The longer inflation persists, the further up the income scale it affects people. As inflation set in during Joe Biden’s presidency, poor Americans were the first hit. Now their wealthier neighbors are also finding it hard to keep up with Bidenflation. The pressure on their finances is influencing voters at all income levels. The Wall Street Journal’s John McCormick and Bryan Mena report:
The economic pain from the highest inflation in four decades is reaching across all income groups and casting a broad shadow over Democrats’ prospects for keeping control of Congress in Tuesday’s midterm elections, the latest Wall Street Journal poll shows.
Lower-income voters are feeling inflation’s impact the most, but the survey shows the burden of rising prices is also weighing more heavily than earlier this year even on wealthier households. Among those with annual household incomes of more than $150,000 up to $200,000, 26% say rising prices are creating major financial strains, nearly double from the level in March.
Households earning more than $60,000 up to $100,000 a year—a segment that includes the nation’s 2021 median household income of about $70,800—have seen the biggest movement in the Journal’s 2022 polling for the proportion reporting major financial strains because of inflation. A quarter of those in that income group expressed that level of burden in March, before growing to 39% late last month.
Independent voters, a critical segment in close elections, are more likely than Democrats or Republicans to say inflation is creating serious stress in their lives. That could put added electoral pressure on Democrats who now control the White House, Senate and House.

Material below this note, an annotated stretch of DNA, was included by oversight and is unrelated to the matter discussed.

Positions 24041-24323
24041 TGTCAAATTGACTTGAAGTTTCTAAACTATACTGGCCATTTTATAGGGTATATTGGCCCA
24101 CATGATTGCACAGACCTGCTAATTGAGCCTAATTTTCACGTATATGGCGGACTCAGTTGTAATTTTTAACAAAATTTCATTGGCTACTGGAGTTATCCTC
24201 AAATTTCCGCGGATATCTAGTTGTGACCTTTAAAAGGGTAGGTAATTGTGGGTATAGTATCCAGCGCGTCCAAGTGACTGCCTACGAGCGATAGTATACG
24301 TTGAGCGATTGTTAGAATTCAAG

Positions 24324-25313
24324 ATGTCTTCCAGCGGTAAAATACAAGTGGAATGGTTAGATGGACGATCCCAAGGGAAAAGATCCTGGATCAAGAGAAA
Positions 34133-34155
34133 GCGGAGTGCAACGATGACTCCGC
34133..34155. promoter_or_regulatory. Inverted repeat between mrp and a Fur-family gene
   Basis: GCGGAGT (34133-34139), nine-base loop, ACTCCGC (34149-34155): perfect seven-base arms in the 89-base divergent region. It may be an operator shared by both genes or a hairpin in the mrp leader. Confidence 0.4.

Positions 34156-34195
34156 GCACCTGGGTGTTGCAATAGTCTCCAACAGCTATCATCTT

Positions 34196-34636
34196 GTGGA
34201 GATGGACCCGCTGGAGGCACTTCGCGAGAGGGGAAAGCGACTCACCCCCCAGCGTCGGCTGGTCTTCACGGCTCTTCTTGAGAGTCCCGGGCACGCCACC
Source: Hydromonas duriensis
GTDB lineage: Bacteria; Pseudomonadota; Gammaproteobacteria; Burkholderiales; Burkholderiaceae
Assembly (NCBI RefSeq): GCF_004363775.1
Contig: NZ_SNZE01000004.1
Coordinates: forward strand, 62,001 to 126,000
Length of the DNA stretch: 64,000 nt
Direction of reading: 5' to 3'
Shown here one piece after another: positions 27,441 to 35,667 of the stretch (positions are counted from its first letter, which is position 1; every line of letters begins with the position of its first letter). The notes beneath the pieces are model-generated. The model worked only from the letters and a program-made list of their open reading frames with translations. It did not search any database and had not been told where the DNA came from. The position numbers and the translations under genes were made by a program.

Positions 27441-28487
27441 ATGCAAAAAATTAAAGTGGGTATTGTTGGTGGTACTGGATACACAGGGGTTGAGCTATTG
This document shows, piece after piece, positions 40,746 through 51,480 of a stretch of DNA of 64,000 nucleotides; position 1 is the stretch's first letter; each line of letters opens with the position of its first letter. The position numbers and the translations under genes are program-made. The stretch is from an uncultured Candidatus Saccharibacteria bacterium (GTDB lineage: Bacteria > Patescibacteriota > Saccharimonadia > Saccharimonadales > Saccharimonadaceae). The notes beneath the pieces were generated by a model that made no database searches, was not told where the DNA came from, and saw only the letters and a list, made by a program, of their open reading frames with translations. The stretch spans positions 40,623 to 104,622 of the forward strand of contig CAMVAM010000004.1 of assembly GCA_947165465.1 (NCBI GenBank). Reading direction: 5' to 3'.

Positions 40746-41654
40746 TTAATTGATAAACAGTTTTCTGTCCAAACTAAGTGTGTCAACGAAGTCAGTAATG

Among all registered voters, 36% say rising prices are creating significant financial stress. Just 22% of Democrats report that level of strain, compared with 46% of Republicans and 49% of independents.
People with the lowest incomes are the most likely to report economic suffering related to inflation, with 54% of those having annual household incomes of $60,000 or less saying rising prices are creating major problems for them. That is up from 47% in the Journal’s March poll.
Those with annual household incomes of $60,000 or less are almost evenly split between the two parties when it comes to congressional candidates they have already voted for or plan to support. Those earning over $150,000 up to $200,000 favor Democrats over Republicans, 49% to 44%, while those above $200,000 preferred Republicans over Democrats, 56% to 38%.
Wayne Mabry, a 63-year-old retired bus driver in Salem, Ore., said he uses a calculator when he goes grocery shopping, buys cheaper chicken than pricier beef and avoids driving as much as possible because of gas prices. While he traditionally has considered himself a Democrat, Mr. Mabry said he recently voted for his state’s Republican candidate for governor, Christine Drazan, because of rising prices and homelessness.
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E.J. Smith - Your Survival Guy
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